Standard intravenous sedation regimens delivered by pediatric gastroenterologists most often use benzodiazepines (eg, diazepam, midazolam) with or without added narcotic analgesics (eg, meperidine, fentanyl). Retrospective data from a large tertiary children's hospital confirmed the efficacy and safety of this approach; however, the investigators also reported a significant incidence (approximately 20%) of non–life-threatening side effects (7). Indeed, another report, again from a tertiary children's facility, suggests that non–anesthesiologist-administered sedation may fail to achieve the desired level of anesthesia (ranging from conscious to deep sedation) in a significant number of children undergoing a variety of procedures (8). With this approach to conscious sedation, another center reported that 20% of children retained some recall of esophagogastroduodenoscopies, hence heightening the levels of anxiety and aversion to subsequent procedures (9). Not infrequently, higher doses of these agents are required in children who are unable to cooperate to attain the desired sedative effect. Often, when higher doses are administered, deep sedation occurs, which may increase the likelihood of untoward side effects (10,11).
The use of deep sedation and general anesthesia has increased in pediatric patients undergoing endoscopic procedures. In particular, propofol has achieved wide acceptance in many practice sites in the United States and abroad. Interestingly, some centers have begun to use an anaesthesiologist-interventional approach exclusively during pediatric endoscopies that entails solely propofol-induced deep sedation and/or general anesthesia (6,12). Although published reports suggest that propofol may be safely administered by non-anesthesiologists, this mode of drug delivery has been associated with a small but significant risk of potentially severe complications (13). In fact, the American Society of Anesthesiologists and the American Association of Nurse Anesthetists issued a joint communication in April 2004, stating:
“Whenever propofol is used for sedation/anesthesia, it should be administered only by persons trained in the administration of general anesthesia, who are not simultaneously involved in these general or surgical procedures. This restriction is concordant with specific language in the propofol package insert, and failure to follow these recommendations could put patients at increased risk of significant injury or death.”
Regardless of the mode of sedation, the depth of sedation required during pediatric endoscopy demands that patients be adequately monitored before, during, and after the procedure. Monitoring of pulse oximetry and hemodynamics is essential. Because available data suggest that a significant proportion of children undergoing endoscopy under conscious sedation manifest oxygen desaturation and/or arrhythmias (11), we also advocate routine supplemental oxygen administration and cardiac monitoring. If sedation is not supervised by an anesthesiologist or certified anesthetist, then at least 1 health care provider trained in pediatric advanced life support, in addition to the endoscopist, should be present throughout the procedure.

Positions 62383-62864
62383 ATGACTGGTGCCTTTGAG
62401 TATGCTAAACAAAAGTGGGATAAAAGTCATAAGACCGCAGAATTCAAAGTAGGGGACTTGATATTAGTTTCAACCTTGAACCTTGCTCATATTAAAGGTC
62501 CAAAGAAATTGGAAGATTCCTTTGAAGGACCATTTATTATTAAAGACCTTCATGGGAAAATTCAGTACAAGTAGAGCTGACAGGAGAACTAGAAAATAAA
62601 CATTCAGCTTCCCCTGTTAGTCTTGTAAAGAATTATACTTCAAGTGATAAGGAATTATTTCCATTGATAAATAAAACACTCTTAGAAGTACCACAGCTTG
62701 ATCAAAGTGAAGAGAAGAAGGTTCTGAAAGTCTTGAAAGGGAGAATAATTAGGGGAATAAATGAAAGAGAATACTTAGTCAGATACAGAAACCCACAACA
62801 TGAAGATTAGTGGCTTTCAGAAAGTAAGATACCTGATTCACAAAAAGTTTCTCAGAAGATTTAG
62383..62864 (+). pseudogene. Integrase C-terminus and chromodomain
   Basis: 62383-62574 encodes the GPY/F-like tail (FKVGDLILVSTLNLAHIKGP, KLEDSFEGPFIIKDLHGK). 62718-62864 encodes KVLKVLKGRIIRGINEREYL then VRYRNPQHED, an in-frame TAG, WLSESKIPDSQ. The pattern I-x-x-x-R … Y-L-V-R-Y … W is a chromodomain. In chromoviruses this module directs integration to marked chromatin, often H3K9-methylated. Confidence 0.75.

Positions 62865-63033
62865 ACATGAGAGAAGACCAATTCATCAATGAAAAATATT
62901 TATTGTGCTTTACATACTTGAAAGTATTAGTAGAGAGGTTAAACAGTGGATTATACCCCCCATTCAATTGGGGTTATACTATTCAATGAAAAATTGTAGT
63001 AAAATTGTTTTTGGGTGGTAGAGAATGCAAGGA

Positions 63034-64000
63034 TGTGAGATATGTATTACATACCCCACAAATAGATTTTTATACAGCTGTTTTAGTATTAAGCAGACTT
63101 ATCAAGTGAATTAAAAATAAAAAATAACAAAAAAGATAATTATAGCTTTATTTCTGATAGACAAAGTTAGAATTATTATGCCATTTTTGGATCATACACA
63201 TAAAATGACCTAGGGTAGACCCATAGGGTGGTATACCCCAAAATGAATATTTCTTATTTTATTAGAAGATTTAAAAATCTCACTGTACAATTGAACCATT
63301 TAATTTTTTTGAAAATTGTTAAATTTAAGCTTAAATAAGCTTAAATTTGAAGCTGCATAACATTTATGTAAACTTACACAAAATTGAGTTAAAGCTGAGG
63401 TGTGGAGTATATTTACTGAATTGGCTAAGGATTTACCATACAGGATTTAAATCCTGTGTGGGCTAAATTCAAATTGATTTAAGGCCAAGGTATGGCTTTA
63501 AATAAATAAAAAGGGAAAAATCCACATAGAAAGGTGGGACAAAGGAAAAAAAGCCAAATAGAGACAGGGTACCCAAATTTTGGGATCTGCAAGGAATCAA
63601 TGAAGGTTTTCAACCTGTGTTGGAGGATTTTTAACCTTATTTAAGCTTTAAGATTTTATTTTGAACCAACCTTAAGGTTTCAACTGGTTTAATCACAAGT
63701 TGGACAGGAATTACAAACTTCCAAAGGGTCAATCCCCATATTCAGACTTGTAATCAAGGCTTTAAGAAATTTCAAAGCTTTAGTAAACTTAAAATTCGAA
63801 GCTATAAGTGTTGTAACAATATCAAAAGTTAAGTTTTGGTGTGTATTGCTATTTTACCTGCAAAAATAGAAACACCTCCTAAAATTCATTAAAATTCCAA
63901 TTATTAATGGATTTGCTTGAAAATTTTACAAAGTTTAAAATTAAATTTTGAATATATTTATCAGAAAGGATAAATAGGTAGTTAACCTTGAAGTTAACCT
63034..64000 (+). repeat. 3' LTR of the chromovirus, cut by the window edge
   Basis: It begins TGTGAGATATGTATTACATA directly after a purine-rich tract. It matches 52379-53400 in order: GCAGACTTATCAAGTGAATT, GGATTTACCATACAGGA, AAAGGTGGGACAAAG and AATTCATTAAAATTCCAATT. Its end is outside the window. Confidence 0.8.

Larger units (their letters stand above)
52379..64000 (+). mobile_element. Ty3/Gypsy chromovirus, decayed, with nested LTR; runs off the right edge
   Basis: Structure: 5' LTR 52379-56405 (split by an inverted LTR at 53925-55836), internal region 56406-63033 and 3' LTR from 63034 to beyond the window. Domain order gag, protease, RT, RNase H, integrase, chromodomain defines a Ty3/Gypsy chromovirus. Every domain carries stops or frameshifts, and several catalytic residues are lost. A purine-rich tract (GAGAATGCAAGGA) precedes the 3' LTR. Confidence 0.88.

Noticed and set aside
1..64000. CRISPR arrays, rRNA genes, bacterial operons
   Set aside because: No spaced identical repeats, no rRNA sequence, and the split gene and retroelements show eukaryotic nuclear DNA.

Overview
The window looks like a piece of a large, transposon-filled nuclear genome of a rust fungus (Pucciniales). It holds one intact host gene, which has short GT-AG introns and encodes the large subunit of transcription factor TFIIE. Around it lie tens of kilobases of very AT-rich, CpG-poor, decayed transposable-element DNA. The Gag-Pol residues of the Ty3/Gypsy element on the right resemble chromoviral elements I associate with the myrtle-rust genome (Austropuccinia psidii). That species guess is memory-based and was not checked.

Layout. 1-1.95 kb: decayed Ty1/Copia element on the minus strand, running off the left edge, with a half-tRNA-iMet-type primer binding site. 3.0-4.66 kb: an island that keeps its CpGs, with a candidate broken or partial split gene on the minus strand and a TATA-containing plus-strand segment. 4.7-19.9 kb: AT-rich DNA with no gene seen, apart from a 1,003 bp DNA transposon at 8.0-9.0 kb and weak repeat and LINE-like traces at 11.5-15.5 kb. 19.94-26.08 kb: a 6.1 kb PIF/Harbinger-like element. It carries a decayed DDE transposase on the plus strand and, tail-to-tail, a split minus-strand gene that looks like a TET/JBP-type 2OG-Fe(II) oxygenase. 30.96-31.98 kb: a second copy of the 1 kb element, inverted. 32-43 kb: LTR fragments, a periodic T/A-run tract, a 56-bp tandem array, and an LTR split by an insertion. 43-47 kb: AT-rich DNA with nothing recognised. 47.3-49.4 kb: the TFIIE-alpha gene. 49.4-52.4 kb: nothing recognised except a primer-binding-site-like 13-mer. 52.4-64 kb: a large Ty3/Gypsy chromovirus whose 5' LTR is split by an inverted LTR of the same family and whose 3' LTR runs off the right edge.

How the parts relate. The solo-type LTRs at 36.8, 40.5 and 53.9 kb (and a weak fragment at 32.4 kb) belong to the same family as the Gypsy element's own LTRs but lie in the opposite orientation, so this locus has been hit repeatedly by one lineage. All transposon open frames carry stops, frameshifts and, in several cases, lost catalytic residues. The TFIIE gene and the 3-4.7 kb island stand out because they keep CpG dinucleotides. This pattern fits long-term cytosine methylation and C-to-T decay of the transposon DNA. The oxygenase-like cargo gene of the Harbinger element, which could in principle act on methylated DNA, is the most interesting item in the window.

At this time, we continue to recommend that all plans regarding sedation type and depth for pediatric endoscopy to be made solely by physicians performing the procedures. The determination of which type of sedation to use must also conform to institutional policies, regardless of whether these procedures are conducted in a dedicated endoscopy facility, an ambulatory surgical unit, or a multispecialty pediatric sedation center. In the opening paragraph, we repeated the oft-stated dictum that children are not merely little adults. In the same way, pediatricians are not merely “little internists,” and pediatric gastroenterologists are not “little adult gastroenterologists.” Even considering the similarities with our adult gastrointestinal colleagues with respect to endoscopic indications and techniques, approaches to safe and effective sedation will frequently diverge. The establishment of guidelines for administration of sedation/anesthesia during pediatric gastrointestinal endoscopy should result from a collaborative effort between the pediatric gastroenterology and anesthesiology communities, and must not be determined by the imposition of payor mandates. Future research should focus on developing an evidence-based foundation for best sedation practices. Most important, in the continuing discussion about sedation for pediatric endoscopy, we must consider holding the safety and comfort of our patients paramount.